Delerna
Expert 100+
P: 1,134
I will try and explain in simple terms why vertical growth is better than horizontal growth, so experts please don't jump on me.
I suggest that you need to research and study this more because I am explaining this in very simplistic terms and not being complete in any sense.

Each time a new device is invented for a computer you will need to add more fields to your device table. This is called horizontal growth.
The problem with horizontal growth is that now you will have to change each and every query, form, report, vba code that uses that table to accomodate the new fields.

Wouldn't it be better to be able to just add in the new device and all the queries, forms, reports and vba code automatically recognise the new device.

Thats what vertical growth provides.
Vertical growth incorporates displaying information in list form

So instead of having a field to hold the value for each device in the device table (horizontal growth) you have a new table that holds an ID and a device Name and each time you acquire a new type of device it gets added to that table(vertical growth).

Now your device table only needs 3 fields
LocationID (from your tblAdresses)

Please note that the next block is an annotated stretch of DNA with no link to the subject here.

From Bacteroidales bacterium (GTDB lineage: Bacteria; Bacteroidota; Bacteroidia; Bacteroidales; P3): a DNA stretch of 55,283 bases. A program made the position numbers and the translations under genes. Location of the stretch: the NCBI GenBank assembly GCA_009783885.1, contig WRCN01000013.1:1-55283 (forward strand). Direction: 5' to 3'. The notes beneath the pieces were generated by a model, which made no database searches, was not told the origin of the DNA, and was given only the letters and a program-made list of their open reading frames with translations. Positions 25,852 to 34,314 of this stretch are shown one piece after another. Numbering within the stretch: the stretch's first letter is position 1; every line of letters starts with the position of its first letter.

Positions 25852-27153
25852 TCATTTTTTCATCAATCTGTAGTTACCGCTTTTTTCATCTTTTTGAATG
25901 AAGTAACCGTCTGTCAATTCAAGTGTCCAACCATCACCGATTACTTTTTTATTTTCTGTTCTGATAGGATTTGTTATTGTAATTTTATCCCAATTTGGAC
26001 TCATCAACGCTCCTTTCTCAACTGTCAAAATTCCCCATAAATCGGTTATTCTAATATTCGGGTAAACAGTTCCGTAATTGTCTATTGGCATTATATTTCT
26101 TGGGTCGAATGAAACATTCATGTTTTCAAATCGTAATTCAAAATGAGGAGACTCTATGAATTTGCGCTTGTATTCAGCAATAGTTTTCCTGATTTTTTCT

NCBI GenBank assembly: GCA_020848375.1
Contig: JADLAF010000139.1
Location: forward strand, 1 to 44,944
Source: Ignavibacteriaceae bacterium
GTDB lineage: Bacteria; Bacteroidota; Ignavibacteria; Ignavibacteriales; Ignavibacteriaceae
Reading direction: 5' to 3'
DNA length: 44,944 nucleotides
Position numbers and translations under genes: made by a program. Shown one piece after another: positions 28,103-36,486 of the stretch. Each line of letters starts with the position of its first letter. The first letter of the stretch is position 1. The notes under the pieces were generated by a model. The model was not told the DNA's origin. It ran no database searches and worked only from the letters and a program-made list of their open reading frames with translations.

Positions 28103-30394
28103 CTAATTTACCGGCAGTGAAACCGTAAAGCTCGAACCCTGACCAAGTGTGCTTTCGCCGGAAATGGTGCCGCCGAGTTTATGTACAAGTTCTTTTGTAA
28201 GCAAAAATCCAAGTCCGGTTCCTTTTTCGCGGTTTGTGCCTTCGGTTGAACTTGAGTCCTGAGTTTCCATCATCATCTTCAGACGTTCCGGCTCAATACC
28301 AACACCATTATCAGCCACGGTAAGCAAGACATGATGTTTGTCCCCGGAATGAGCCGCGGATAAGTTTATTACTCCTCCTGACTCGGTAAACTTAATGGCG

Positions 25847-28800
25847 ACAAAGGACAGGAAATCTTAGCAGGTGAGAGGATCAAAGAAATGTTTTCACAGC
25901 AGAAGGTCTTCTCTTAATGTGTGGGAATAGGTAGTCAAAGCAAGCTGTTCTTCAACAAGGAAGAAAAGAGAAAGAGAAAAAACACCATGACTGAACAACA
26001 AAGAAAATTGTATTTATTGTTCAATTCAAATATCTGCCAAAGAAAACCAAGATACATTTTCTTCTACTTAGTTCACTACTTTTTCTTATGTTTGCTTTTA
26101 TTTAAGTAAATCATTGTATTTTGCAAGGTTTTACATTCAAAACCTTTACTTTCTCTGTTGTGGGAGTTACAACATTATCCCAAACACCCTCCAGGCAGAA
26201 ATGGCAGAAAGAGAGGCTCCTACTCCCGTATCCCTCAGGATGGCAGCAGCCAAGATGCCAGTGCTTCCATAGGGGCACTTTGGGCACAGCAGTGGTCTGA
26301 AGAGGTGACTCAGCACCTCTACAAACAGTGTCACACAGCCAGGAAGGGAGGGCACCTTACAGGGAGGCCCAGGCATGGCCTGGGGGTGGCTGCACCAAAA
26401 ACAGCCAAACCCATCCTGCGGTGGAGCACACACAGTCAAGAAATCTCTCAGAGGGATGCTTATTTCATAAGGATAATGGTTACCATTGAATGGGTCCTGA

DeviceID (from the new table)
Device Value (the value you would have entered when using horizontal growth)

Now, each time a device is acuired at a location you simply add a new record for that location, enter the device id (Type of Device) and the value for that device....(Vertical Growth)

No more changes are necessary because you have designed your queries, forms, reports and vba code with vertical growth in mind. The new device will simply appear in the list for that particular address.

Another benefit,
In the above table, every location has certain types of devices, but not every device has data for every one of the fileds listed above.
That will no longer apply. Every address will only have records for devices that are actually there....This is called "Normalization", another thing you might want to research.

Anyway, I hope that helps you understand it a bit better.
Nov 4 '09 #2

mshmyob
Expert 100+
P: 904
As usual, Delerna has explained it perfectly.

Vertical growth just means that your design adds rows (records) to a table whereas horizontal growth means you add new columns (fields) to the table.

Horizontal design means that you need to keep changing the table structure (not wise to do).

Lets look at a simple example (this also is for slowly changing members in dataware housing).